Meeting #3: The Fuel Cell Crawl Group Assembles a Cell from Burghard’s parts and Prepares 3D Printing

This time we meet in the hall of the chair for energy technology. Roland is reminiscing. He did his diploma thesis in this hall 22 years ago and has hardly been here since. Opposite the laboratory work surface where he had built fuel cells back then, he finds a board and remembers the countersunk screws that were already there back then and on which he had hung his sealings.

This is the first real meeting of the open fuel cell project team since we made the plan to completely rebuild Burghard’s cell while documenting and sharing this process from beginning to end. Burghard and Alexandra brought all components for one cell with them.

The team is standing in the hall of the chair of energy technology.
All components of a single fuel cell ready for assembly.

For today’s meeting, we have decided to assemble a first open fuel cell. We all huddle together in the office where the institute’s 3D printers are currently located. Alexandra immediately starts assembling the cell. Roland is happy and Henning takes pictures of every step. Here and there, Alexandra has to rework a few 3D printed parts – piercing some holes.

Then it really starts: the first step is to insert the screws with washers all around into the anode pressure plate – that’s the white 3D-printed part with the ZBT logo on it.

Alexandra inserts screws into the anode pressure plate.

Then she puts in the two tiny flat gaskets for the hydrogen supply.

On top of that comes the flowfield which has been milled out of a PCB plate and gold-plated. And on top of that, the wobbly 3D printed thing: the flat gasket to seal the gas chambers in the anode compartment.

The anode pressure plate with the two small flat gaskets are inserted at the hydrogen supply valves.
Flowfield with flat gasket sitting on top of the anode pressure plate.

Now comes the actual magic layer with the ionomer membrane. So we need to explain a bit, how this whole unit, the memberane exchange assembly (MEA) is built: In order to position the compoenents, Burghard has built a small wooden scaffold on which corresponding columns sit exactly in all those places at which the screws are holding everything together at the end. Burghard used his CNC router and a drag knife to cut out the shape with the recesses for the screws on the outside and a rectangular recess for the membrane on the inside from commercially available laminating foil.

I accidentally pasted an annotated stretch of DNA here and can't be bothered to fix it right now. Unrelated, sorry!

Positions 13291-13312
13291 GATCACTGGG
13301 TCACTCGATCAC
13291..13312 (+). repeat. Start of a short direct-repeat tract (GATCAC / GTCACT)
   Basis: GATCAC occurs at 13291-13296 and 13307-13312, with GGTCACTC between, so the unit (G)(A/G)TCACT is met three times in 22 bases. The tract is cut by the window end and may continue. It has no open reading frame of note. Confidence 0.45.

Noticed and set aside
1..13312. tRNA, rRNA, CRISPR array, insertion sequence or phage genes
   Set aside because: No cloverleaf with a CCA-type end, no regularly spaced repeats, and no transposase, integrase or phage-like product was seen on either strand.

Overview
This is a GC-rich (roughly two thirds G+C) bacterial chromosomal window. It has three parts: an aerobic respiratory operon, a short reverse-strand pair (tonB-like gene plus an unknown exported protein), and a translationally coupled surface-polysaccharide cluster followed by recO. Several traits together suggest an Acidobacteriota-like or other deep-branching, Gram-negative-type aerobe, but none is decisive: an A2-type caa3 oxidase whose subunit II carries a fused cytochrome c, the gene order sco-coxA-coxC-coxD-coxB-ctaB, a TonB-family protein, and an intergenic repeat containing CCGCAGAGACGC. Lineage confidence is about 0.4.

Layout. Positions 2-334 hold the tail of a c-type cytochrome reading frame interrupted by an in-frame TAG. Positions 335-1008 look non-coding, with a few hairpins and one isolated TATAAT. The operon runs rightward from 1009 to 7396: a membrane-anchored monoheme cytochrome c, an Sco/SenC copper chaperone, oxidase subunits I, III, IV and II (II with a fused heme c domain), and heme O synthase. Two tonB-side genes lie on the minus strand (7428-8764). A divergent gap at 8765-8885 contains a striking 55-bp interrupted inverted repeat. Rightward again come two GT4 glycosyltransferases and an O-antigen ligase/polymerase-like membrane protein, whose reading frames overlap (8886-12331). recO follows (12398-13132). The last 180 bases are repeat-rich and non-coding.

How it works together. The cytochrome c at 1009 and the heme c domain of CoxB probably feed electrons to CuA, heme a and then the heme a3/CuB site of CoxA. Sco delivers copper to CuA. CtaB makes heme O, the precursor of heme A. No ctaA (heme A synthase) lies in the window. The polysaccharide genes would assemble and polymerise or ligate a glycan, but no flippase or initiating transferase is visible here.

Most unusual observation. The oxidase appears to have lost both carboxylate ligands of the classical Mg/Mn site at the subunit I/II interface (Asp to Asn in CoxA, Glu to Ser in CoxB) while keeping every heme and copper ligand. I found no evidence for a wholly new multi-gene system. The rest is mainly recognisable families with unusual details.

Then he carefully ironed together a layer of laminating film with the adhesive side facing up, a layer of pre-cut ionomer membrane, and a layer of laminating film with the adhesive side facing down all the way around. Roland had then pressed appropriately cut catalyst layers onto the top and bottom of the cut-out area, where the ionomer membrane lies exposed.

For today’s assembly, however, we brought an already assembled MEA
with the reinforcement and support made of laminating foil. We discuss
briefly: we will probably also make this available to people who want to
rebuild the Open Fuel Cell, since the membrane and catalyst layers are
commercially available only in larger quantities and the assembly of the
MEA is quite a fiddly job.
We now place another one of the labile seals on top of the MEA outer rim.
Then the open cathode, i.e. the second milled and gold-plated PCB plate (the one with the slots), is placed on top.

All that’s now left to do is to place the second pressure plate on top and insert the nuts there.

So, now Alexandra only still need to insert the tube connectors on the anode side. Burghard had milled a thread in the intended places (where the black filament is), Alexandra now screws in the SMC connectors. But before she does that, she puts two thin gaskets on each of them.

And with that, the cell is fully assembled – the exciting moment would now come when we check the cell for leaks. For today, however, we’ll leave it at the assembly stage.

Actually, we still wanted to start 3D printing one of the pressure plates on the SLA printer that Leander purchased for the chair of energy technology today. Burghard had printed the plates of his cells with a filament printer and the plan is to rebuild all components on other instruments during our meetings. However, Leander and Burghard discover that something went wrong with the export of the files. Burghard wants to send Leander new files by tomorrow so that Leander can start 3D printing tomorrow. 🙂

Leave a comment

Your email address will not be published. Required fields are marked *